It’s never too late to start improving your own professional accountability. Taking responsibility for your actions at work can be daunting (especially if you’re in the wrong), but transparency is the foundation of truly healthy and constructive working relationships.
So, here are some actionable steps we can all take that will help us start taking responsibility for our actions and embodying a culture of professional accountability to be proud of.
1. Identify your triggers
Identify those things that trigger you to shirk responsibility most often. Which workplace situations make you want to run for the hills and avoid responsibility at any cost? What is it that makes you feel that way? Identifying these triggers is the first step toward taking charge of your actions.
2. Stop Blaming Others
Blaming others for our own mistakes is highly damaging to employee relationships. People will quickly lose trust in someone who constantly shifts the blame onto others. Plus, it’s exhausting and will most likely leave you feeling incredibly guilty.
3. Stop Making Excuses
Shirking individual responsibility often goes hand-in-hand with the blame card. Most often, this behavior comes from a place of insecurity. After all, nobody wants to get into trouble or face the embarrassment that comes with messing up.
Ideally, a healthy working environment creates a safe space for employees to be open and honest about their mistakes. It’s a vicious cycle. Toxic environments encourage excuse-making and excuse-making produces toxic environments. We can’t expect collective responsibility if we are not willing to be responsible ourselves.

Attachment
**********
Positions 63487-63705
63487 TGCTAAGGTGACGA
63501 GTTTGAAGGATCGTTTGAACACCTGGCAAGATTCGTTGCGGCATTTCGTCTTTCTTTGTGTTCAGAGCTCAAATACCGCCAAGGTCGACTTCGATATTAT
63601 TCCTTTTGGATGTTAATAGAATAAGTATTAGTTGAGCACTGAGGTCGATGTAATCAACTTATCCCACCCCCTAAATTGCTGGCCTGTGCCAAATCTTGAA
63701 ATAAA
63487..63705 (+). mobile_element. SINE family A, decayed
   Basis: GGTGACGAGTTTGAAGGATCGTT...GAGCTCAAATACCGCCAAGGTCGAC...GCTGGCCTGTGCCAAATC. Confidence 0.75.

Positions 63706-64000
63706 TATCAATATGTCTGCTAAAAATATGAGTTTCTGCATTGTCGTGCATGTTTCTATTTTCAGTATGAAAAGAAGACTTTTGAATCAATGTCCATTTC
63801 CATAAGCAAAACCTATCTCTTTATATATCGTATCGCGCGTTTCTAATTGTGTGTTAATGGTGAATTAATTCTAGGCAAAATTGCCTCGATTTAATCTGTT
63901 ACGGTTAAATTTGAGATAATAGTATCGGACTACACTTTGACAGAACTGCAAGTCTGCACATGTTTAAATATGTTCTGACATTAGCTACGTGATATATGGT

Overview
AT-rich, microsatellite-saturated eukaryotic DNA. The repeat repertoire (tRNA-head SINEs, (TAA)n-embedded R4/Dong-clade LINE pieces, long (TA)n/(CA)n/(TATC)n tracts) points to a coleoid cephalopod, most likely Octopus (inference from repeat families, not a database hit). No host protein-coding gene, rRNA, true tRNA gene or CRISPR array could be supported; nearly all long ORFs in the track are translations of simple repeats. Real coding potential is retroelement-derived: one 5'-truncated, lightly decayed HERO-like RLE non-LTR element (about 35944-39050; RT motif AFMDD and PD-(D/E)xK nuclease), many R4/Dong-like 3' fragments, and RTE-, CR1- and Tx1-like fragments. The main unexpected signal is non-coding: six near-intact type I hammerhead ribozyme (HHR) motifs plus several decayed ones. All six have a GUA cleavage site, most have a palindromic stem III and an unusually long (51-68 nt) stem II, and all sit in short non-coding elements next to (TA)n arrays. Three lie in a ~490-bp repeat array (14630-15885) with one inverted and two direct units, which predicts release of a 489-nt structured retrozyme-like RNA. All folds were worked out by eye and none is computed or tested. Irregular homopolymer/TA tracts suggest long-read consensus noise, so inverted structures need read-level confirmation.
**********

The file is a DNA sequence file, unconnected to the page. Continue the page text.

It’s important to be able to forgive yourself when things go wrong. Unfortunately, some environments may make this seem like an impossible task, which leads us on to point number four.
4. (If necessary) find a new working environment
If you want to model professional accountability at work but your workplace makes it neigh-on impossible to do so without ending up in the dog house, then it might be worth hitting those job boards so that you can remove yourself from that toxic environment once and for all. It’s not always possible to lead by example. Some working environments are just too toxic.
How companies can reduce workplace toxicity and promote employee accountability
While individual responsibility is important, it’s also crucial that organizations encourage a culture of healthy accountability from within. This is the structural foundation for a productive and rewarding professional environment.
Managers and bosses can start to nurture spaces where employees feel able to take accountability for their actions in the following ways:
- Acknowledge successes
- Maintain an open-door policy
- Encourage teamwork, collaboration, and a “helping-hand” mentality
- Maintain consistent communication about short and long-term company values and goals
- Lead by example
- Create opportunities for workplace socializing
Start taking responsibility today
Workplace accountability is the cornerstone of a healthy and happy workplace, but it can be incredibly daunting to start putting it into practice. If you feel like your team or organization needs a culture shift, take my cultural toxicity assessment. This will help you learn more about what kind of situation you may be facing.
Then, schedule a meeting with me to talk about your results. Like other clients, with my coaching services, we can find actionable strategies to help you and your team start moving toward a culture of accountability.